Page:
The high court will kick the dead even if it’s our national hero


Marlen V. Ronquillo

IN our country, the ways of commerce often trump the most basic of civic duties, such as sacrificing century-old trees whenever a public infrastructure has to be built. There is not much uproar when such things happen – the country is short on vital infrastructure and whatever public facilities we have are fraying from wear and tear and obvious lack of maintenance.
(Ok, the first social malignancy, which I wrote of in a previous column, is rich-worship.)

In a dispute between a public works contractor and environmental groups, the former always knocks out the latter. The public institutions that mediate or that rules on those conflicts almost always side with the contractor. The worth of century-old trees, and them being mute witnesses to much of the country’s history, amount to zero and nada.

There are countries that digitize every tree on the metropolitan sprawl to protect the said trees against any devilish intent. And there are a few outliers and banana republics—like our sad country—that give no importance to the ancient trees that have been mute witnesses to the triumphs and turmoil of a nation.

But then, that is just the first stage of grief among eco warriors and conservationists. And those who care for posterity.

The almost cavalier bulldozing of heritage sites, to give way to boxy malls or some other need of cheap commerce, has no redeeming feature whatsoever. But between building a boxy mall and preserving an ancient, beautiful building done in elaborate architecture, the former is deemed as the priority.

What have been brutally savaged by wrecking balls again? Ancient churches and chapels, the fronton site, the old Coca-cola building, privately owned grand houses and many more. The old Army and Navy Club was grotesquely redesigned to make way for, would you believe, a spa. The prime mover of its hideous redesign is a blabbermouth who often bloviates on urban planning and design.

Whatever happened to the old Jesuit home of Father Reuter’s?

That level of assault makes the neglect of grand old buildings and houses (the Abad Santos house in San Fernando, Pampanga once hosted a bote garapa business), a routine, harmless omission.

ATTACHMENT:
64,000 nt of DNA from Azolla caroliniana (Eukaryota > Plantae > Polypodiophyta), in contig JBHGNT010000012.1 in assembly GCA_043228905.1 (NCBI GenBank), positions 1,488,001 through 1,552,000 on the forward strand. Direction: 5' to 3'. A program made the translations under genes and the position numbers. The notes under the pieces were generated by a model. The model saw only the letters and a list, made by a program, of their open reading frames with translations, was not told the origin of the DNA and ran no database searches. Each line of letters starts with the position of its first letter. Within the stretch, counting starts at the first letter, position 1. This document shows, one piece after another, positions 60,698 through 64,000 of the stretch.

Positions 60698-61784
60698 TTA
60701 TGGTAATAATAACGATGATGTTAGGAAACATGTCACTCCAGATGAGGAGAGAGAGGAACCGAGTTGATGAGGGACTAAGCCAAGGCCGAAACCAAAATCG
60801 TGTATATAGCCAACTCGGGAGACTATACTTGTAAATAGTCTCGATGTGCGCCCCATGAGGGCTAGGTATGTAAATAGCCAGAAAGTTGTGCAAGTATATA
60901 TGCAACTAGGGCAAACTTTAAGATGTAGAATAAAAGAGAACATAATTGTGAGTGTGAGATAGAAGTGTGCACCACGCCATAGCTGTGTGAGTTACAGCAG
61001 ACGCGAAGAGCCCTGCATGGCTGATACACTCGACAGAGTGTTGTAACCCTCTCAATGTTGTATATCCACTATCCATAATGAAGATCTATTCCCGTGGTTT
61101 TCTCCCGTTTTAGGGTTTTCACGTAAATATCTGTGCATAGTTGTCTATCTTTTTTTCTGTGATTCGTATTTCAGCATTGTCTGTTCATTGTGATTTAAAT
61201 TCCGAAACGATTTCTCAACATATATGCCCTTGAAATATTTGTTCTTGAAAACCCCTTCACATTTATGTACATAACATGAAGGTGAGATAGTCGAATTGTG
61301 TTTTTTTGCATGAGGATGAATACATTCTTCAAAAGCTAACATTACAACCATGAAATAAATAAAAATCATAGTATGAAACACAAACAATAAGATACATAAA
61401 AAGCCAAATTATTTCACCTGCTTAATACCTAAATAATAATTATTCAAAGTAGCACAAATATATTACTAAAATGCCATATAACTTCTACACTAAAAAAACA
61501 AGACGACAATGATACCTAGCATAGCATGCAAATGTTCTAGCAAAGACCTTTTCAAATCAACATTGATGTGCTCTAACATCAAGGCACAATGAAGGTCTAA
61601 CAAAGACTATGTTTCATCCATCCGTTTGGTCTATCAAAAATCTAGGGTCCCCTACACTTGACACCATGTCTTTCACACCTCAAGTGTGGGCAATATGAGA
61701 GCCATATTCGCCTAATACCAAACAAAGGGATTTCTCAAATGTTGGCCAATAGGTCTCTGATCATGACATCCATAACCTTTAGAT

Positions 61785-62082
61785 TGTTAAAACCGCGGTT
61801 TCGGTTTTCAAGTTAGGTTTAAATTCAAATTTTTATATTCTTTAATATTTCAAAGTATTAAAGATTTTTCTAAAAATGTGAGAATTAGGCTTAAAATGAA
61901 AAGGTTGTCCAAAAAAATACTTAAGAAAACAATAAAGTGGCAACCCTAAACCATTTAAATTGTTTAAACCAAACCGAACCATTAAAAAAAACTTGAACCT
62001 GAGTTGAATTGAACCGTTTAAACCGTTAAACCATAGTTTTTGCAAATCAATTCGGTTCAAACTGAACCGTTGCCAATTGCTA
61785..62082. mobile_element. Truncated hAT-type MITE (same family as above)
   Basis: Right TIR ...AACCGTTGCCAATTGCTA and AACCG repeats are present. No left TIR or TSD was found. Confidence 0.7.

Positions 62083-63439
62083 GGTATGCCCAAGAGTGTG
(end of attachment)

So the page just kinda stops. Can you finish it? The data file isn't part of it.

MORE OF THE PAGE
This is the standing rule in this country. Those who forget the past are just keeping up with the needs of commerce, however cheap.

Citizens, however, drew the line a couple of years ago. After the photos of a condo construction by DMCI revealed it to be serving as an ugly backdrop to the statue of the national hero, Jose Rizal, at the Rizal Park, there was an immediate expression of outrage. Because Rizal Park belongs to every citizen and it has been, from time immemorial, a must-visit site in Manila. It has been for so long the de facto pilgrimage site. And Gat Jose Rizal is our national hero.

Rizal Park. Then Fort Santiago. There are no more sacred grounds in our national memory than the two sites.
The netizens drew a line. An uncluttered view of the tribute to the national hero or the interest of a developer owned by one of the country’s very few dollar billionaires? David Consunji’s business interests span the whole range of choice sectors: construction, power and energy, real estate development and what have you. He can forgo the Torre de Manila construction without hurting his huge bottom line. The loss from the forgone Torre de Manila project would just be a rounding error in the computation of his massive wealth.

But no. DMCI would not forgo the “Pambansang Photobomb.” The Knights of Rizal went to the Supreme Court to seek relief. How can the nation and its conscience live with that monstrosity? How can the requirement of cheap commerce—there are condos everywhere and one less condo would not hurt the City of Manila and the Republic—trump the uncluttered view of Rizal Park? That was just like kicking the dead and that dead happened to be Gat Jose Rizal, our national hero, according to the Knights of Rizal.

The Supreme Court decision—a ruling that would send many Filipinos here and overseas into bouts of depression—said there is no law that prohibits the construction of a condominium, even an ugly one that is a clear assault on the national hero and everything that Rizal stands for. The construction of that 49-story Tower of Monstrosity may proceed. The national expectation was that the high court, with its justices schooled on the importance of Rizal, would stop the construction of the condo.

The decision showed that even the court of last resort, which has ruled in favor of historical revisionism in the Marcos case, literally said that cheap commerce can desecrate hallowed ground, the de facto national pilgrimage site .

That cheap commerce can kick the dead even if that dead is our national hero.

DMCI rejoiced. And it invoked, without fear of sanction, “our stakeholders.”

DMCI sadly but truly sensed that in this country, our national hero and the values that he stands for have less value than another towering monstrosity of concrete, glass and steel.


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